September 24, 2021

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“We are now in the fourth wave of Covid-19 across the region.”: Dr Ahmed Al-Mandhari

The delta variant of the coronavirus has now triggered a fourth wave of the pandemic in the Middle East, the World Health Organization (WHO) said on Thursday, adding that the surge in Covid-19 infections and deaths is primarily being reported among people who are yet to be vaccinated.

“The rapid spread of the Delta variant across the Eastern Mediterranean Region and all other WHO regions is a major cause for concern,” said Dr Ahmed Al-Mandhari, WHO regional director for the eastern Mediterranean. “We are now in the fourth wave of Covid-19 across the region.”

The delta variant of the coronavirus has now been reported in 15 out of 22 countries in the Middle East, according to WHO. Most of the new Covid-19 cases and hospitalised patients are unvaccinated. The low rate of vaccination in the region, coupled with the increased transmissibility of the delta variant of the coronavirus, remains a major cause for concern.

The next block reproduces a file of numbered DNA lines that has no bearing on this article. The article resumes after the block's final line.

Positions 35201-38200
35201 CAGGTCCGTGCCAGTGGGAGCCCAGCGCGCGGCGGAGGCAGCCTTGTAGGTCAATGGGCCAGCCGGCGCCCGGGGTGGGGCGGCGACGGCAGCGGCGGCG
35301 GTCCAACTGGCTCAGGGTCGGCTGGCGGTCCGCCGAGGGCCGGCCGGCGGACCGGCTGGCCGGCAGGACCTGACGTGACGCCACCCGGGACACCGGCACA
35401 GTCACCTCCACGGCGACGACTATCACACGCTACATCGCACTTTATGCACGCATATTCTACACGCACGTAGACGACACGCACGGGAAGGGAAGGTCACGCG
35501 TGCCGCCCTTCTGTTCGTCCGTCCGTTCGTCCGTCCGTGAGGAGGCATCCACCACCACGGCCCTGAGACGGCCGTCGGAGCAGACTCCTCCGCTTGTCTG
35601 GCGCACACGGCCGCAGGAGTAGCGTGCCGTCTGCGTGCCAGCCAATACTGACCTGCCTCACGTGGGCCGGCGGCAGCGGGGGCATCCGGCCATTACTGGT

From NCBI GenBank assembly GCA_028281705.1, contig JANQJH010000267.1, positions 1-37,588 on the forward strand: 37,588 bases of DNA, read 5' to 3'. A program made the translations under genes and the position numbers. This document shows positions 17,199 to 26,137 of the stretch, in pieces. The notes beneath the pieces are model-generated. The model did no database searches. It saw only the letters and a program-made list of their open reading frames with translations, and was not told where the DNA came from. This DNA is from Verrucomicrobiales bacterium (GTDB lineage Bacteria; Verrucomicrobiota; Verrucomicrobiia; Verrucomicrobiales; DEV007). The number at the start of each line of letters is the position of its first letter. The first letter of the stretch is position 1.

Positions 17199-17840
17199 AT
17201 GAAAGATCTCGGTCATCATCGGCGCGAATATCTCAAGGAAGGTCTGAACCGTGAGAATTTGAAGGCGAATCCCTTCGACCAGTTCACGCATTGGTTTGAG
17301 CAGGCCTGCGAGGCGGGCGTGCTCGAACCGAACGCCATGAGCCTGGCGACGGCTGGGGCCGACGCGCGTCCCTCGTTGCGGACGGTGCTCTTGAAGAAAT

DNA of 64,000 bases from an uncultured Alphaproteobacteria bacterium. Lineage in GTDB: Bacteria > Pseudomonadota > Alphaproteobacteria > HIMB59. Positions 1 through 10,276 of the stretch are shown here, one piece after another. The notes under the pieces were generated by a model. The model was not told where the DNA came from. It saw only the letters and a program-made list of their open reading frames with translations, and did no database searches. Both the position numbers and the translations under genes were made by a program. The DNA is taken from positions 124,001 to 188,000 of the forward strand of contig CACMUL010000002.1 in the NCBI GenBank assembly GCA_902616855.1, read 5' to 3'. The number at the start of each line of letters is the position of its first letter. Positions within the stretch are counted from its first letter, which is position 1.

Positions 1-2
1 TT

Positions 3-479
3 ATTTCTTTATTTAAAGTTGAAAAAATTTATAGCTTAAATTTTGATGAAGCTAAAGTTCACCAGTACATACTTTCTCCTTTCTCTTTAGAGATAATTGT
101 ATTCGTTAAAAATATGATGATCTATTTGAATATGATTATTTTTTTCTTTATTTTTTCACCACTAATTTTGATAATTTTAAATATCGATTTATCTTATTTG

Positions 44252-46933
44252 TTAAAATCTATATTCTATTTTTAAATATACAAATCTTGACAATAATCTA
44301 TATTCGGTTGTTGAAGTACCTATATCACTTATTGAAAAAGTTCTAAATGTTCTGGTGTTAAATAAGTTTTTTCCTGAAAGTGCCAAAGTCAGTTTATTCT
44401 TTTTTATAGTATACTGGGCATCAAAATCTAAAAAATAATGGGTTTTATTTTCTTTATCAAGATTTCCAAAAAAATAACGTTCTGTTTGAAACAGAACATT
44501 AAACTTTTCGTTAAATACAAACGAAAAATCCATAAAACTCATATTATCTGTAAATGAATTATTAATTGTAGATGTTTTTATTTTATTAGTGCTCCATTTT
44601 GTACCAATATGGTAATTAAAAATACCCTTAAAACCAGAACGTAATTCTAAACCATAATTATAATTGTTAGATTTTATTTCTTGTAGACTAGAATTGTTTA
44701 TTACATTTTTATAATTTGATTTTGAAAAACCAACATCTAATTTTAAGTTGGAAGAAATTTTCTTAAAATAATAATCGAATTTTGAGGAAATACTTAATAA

Iran, Iraq, Tunisia, and Libya are the countries worst hit by the recent surge in Covid-19 cases in the Middle East, said the public health body of the United Nations (UN). “Over 310 000 new cases and 3500 deaths have been reported on average on a weekly basis during the last 4 weeks, which is a 55% and 15% increase in the number of cases and deaths, respectively, compared to the previous month,” a statement issued by the WHO media centre read.

“Admission and hospitalisation rates have increased in the last few weeks, and some referral hospitals are reaching full capacity and facing a shortage of intensive care beds and oxygen supplies,” it added.

Covid-19 management does not only include churning out vaccines that are highly effective against coronavirus disease infection, but also requires an equitable increase in the vaccination coverage, the UN body said. “Until and unless vaccination coverage is increased equitably for everybody, everywhere, the virus will continue to circulate and mutate to produce new variants,” WHO said in its statement.

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